Particularly where the poles are concerned, reports of current observable climate change routinely include words like “unexpected” and “unprecedented” and “underestimated.”

I dunno. I’ve written before about the difficulty, as a non-scientist, of separating signal from noise when it comes to a complex, contentious issue like climate change. I think the tendency among many people, myself included, is to assume “the truth is somewhere in the middle” when faced with competing narratives about a given issue. When we hear about uncertainties in climate predictions, it’s comforting (and easier) to think that maybe things won’t be as bad as climate scientists project. The scientists could be wrong.

But it’s important to remember that underestimation could be just as likely as overestimation when it comes to future climate change predictions. Yes, the models might be wrong, so scientists test them by documenting observable changes over time. What’s happening now matters, and we need to pay attention.

For that matter, what has happened in the past matters, too. This detail from the PRI article was news to me:

Scientists like Wanless are studying sediments from past warming periods to find clues as to how quickly sea levels changed. And what they’ve found is the stuff of Hollywood movies—rapid pulses in the 20-foot range, and on a time scale that could be not centuries, but decades.

I honestly don’t know what to do with this information. Am I being alarmist for highlighting it? What do we do when the science is alarming? I’ve always liked the analogy about humankind and the climate that we’re poking a sleeping tiger with a stick, unsure of exactly what it will do. Well, I’m a wee bit alarmed to find what this tiger has done upon waking in the past.

I’ll be in New Orleans this weekend, trying hard not to think about these things (especially there).

For the past year and a half, my oldest son has kept two African Dwarf Frogs as pets in a water-filled plastic cube about the size of a softball perched on his bedside table. I hadn’t paid them much notice at all, each being about the size of my thumbnail and only marginally more interesting, given their habit of sitting motionless for hours at a time. But this morning “Charlie” was alternating between floating listlessly on his back and making feeble attempts to get to the surface for air. While my son sobbed inconsolably, I lifted the frog to the surface with a fingertip where he gulped in a breath before sinking back down to lie around on his back some more. Clearly the end was nigh.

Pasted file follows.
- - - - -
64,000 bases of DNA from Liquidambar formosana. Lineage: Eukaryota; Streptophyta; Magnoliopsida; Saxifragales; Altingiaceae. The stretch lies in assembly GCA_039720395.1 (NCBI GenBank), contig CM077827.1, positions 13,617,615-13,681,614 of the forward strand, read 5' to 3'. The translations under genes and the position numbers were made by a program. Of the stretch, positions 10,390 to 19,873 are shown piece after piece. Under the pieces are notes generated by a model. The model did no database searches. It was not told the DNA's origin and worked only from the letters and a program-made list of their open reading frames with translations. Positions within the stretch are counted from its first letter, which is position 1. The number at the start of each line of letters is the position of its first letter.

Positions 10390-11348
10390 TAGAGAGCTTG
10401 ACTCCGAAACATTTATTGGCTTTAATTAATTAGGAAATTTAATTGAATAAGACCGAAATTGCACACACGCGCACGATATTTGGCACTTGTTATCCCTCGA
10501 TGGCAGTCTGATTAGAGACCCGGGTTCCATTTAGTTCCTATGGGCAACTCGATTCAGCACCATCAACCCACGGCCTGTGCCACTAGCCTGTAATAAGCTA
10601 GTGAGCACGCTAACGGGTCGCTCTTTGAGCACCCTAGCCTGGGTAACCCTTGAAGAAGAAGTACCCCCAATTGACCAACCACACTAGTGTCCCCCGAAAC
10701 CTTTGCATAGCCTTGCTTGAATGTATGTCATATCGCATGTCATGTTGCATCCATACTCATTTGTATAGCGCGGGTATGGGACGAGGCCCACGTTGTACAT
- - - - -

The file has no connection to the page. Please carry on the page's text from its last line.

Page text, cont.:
I hope that I was sufficiently comforting to my son in his moment of distress, but my first thought was “This better not make me late for school.” I ignored the question “Should we take it to the vet?” I’m typically too preoccupied over worldwide biodiversity loss to get worked up about the fate of an inconsequential pet smaller than a cockroach.

Or so I thought.

In fact, wrapping that tiny, beautiful frog from in toilet paper and going through the “crush and flush” routine has lingered with me all day. My son’s grief was palpable and genuine. I felt guilty. It’s a healthy reminder, I suppose. It’s just too easy to ignore your ecological footprint when it lands half a planet away.


Clark Meyer (@clarkbeast) teaches Junior High English. Good with ideas, not good at follow-through, works best in teams for that reason.

[This post was created and posted originally for edu180atl (http://edu180atl.org/), on Nov. 14, 2011. I didn’t think to cross post it to Postcards at the time, but today I noticed my principal, Bo Adams, do so, and it’s generally a good move to emulate his practices (but not retell his jokes). So here goes.]